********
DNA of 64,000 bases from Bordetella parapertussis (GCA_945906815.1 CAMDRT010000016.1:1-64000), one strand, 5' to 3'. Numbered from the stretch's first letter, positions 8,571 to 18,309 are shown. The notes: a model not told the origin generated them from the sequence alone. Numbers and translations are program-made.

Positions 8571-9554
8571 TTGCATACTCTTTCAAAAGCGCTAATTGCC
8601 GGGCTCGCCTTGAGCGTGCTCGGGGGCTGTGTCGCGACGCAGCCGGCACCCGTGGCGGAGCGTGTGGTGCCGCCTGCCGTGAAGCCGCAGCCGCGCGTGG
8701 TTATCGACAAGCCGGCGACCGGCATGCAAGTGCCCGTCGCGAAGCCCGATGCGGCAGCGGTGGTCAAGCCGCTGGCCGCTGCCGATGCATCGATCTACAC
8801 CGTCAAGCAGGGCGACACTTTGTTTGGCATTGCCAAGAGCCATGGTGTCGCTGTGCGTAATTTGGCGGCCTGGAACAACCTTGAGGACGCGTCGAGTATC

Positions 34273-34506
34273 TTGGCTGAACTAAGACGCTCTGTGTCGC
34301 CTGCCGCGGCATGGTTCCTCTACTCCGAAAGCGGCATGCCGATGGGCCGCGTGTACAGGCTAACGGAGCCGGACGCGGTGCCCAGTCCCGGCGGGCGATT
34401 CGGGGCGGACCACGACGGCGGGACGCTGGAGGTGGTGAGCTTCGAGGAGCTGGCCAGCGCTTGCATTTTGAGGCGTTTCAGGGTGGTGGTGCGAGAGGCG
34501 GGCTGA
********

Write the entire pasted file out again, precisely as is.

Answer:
DNA of 64,000 bases from Bordetella parapertussis (GCA_945906815.1 CAMDRT010000016.1:1-64000), one strand, 5' to 3'. Numbered from the stretch's first letter, positions 8,571 to 18,309 are shown. The notes: a model not told the origin generated them from the sequence alone. Numbers and translations are program-made.

Positions 8571-9554
8571 TTGCATACTCTTTCAAAAGCGCTAATTGCC
8601 GGGCTCGCCTTGAGCGTGCTCGGGGGCTGTGTCGCGACGCAGCCGGCACCCGTGGCGGAGCGTGTGGTGCCGCCTGCCGTGAAGCCGCAGCCGCGCGTGG
8701 TTATCGACAAGCCGGCGACCGGCATGCAAGTGCCCGTCGCGAAGCCCGATGCGGCAGCGGTGGTCAAGCCGCTGGCCGCTGCCGATGCATCGATCTACAC
8801 CGTCAAGCAGGGCGACACTTTGTTTGGCATTGCCAAGAGCCATGGTGTCGCTGTGCGTAATTTGGCGGCCTGGAACAACCTTGAGGACGCGTCGAGTATC

Positions 34273-34506
34273 TTGGCTGAACTAAGACGCTCTGTGTCGC
34301 CTGCCGCGGCATGGTTCCTCTACTCCGAAAGCGGCATGCCGATGGGCCGCGTGTACAGGCTAACGGAGCCGGACGCGGTGCCCAGTCCCGGCGGGCGATT
34401 CGGGGCGGACCACGACGGCGGGACGCTGGAGGTGGTGAGCTTCGAGGAGCTGGCCAGCGCTTGCATTTTGAGGCGTTTCAGGGTGGTGGTGCGAGAGGCG
34501 GGCTGA